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Since the December 20, 2013, we have new major release of the wonderful TikZ/pgf package: version 3.0.0! 1

Unfortunately, I was not able to find a nice human readable list of changes, that goes to some depth and maybe even provides some examples. This page probably comes closest to it: 2

Therefore, I would like to ask you to point out some of the new features and give examples of their usage! A bounty might be awarded ;-).

1. http://sourceforge.net/projects/pgf/
2. http://sourceforge.net/projects/pgf/files/pgf/version%203.0.0/

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Is this an official release? It hasn't made it to CTAN, yet, and thus is not part of either major TeX distribution. –  cgnieder Jan 10 at 20:30
it is not a major release but a release candidate. –  percusse Jan 14 at 8:11
@cgnieder: It is and CTAN is working on releasing it. Once it's on CTAN it will in the distros. –  Martin Schröder Jan 15 at 11:29
@MartinSchröder It is a month and a half and still not on CTAN. Any time prognosis when this is going to be released? –  Pygmalion Feb 7 at 17:14

2 Answers 2

up vote 53 down vote accepted

Some of the new features have already been shown on the site.

I report some examples (in alphabetical order):








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Oh, I'm looking forward to pics! –  quinmars Jan 10 at 21:14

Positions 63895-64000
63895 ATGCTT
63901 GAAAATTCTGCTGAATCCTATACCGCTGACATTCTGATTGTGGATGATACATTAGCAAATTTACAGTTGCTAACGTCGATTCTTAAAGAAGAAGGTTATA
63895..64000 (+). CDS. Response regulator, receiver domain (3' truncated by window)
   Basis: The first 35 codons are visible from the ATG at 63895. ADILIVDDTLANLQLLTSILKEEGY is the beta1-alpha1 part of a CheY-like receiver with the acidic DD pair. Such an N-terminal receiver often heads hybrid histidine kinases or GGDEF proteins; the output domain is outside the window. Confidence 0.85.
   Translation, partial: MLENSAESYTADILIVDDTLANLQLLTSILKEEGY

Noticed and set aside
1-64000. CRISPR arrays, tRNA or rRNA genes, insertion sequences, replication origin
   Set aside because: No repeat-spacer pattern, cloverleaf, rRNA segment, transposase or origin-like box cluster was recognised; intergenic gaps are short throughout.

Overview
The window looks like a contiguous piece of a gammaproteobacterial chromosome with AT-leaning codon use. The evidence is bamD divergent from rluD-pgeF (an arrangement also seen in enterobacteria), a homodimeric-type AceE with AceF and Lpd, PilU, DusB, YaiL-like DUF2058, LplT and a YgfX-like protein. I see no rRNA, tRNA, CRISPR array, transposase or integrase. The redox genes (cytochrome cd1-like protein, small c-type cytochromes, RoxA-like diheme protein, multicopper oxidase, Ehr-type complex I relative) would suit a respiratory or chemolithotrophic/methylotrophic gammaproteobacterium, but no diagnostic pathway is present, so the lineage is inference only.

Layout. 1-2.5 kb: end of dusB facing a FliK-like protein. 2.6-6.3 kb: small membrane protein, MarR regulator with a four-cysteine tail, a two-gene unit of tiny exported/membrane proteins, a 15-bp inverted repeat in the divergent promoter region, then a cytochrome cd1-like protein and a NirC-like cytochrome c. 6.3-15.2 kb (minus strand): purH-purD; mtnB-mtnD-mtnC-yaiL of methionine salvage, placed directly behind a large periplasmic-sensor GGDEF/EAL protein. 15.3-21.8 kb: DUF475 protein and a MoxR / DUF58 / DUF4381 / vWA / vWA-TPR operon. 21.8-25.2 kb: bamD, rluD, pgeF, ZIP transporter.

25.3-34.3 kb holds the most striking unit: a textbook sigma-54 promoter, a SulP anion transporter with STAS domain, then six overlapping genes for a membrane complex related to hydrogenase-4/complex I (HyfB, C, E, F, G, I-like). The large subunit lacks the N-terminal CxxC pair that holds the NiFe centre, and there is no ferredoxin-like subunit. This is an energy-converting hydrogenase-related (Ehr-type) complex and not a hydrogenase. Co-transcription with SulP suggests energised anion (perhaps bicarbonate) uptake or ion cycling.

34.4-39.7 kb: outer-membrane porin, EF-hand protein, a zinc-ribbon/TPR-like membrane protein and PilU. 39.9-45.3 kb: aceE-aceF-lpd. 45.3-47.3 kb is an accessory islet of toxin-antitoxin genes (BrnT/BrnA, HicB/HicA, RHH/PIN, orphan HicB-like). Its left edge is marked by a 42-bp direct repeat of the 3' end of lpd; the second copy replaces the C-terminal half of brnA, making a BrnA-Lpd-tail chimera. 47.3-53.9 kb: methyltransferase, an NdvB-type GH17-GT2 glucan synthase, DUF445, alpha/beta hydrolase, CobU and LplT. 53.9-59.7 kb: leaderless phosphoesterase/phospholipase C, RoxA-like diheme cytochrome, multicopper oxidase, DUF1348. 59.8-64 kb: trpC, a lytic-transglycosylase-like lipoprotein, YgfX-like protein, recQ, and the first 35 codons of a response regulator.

The graph drawing library is amazing. Making things so much easier! When will 3.0 reach TeXLive? –  Ingo Jan 11 at 12:08
What? No faded drop shadow? :( –  recluze Jan 15 at 1:43
texdoc tikz brings up the old documentation (v2.1 rather than 3.0), why? –  stalking is prohibited Jan 16 at 13:23
@CodeMocker: make sure to copy the doc directory in your personal tree. I did that way and texdoc is opening correctly the new documentation. –  Claudio Fiandrino Jan 16 at 13:28

With TikZ 3.0, you can use blend modes.

A blend mode specifies how colors mix when you paint on a canvas. Normally, if you paint a red box on a green circle, the red color will completely replace the green circle. However, in some situations you might also wish the red color to somehow "mix" or "blend" with the green circle. We already saw that, using transparency, we can draw something without completely obscuring the background. Blending is a similar operation, only here we mix colors in more complicated ways.

Note: Blending is a rather "advanced" feature of PDF. Most renderers, let alone printers, will have trouble rendering blending correctly.

Below is an example of screen blend mode (there are 16 modes: normal, multiply, screen, overlay, darken, lighten, color dodge, color burn, hard light, soft light, difference, exclusion, hue, saturation, color, luminosity).

enter image description here

\tikz [blend group=screen] {
  \fill[red!90!black]   ( 90:.6) circle (1);
  \fill[green!80!black] (210:.6) circle (1);
  \fill[blue!90!black] (330:.6) circle (1);
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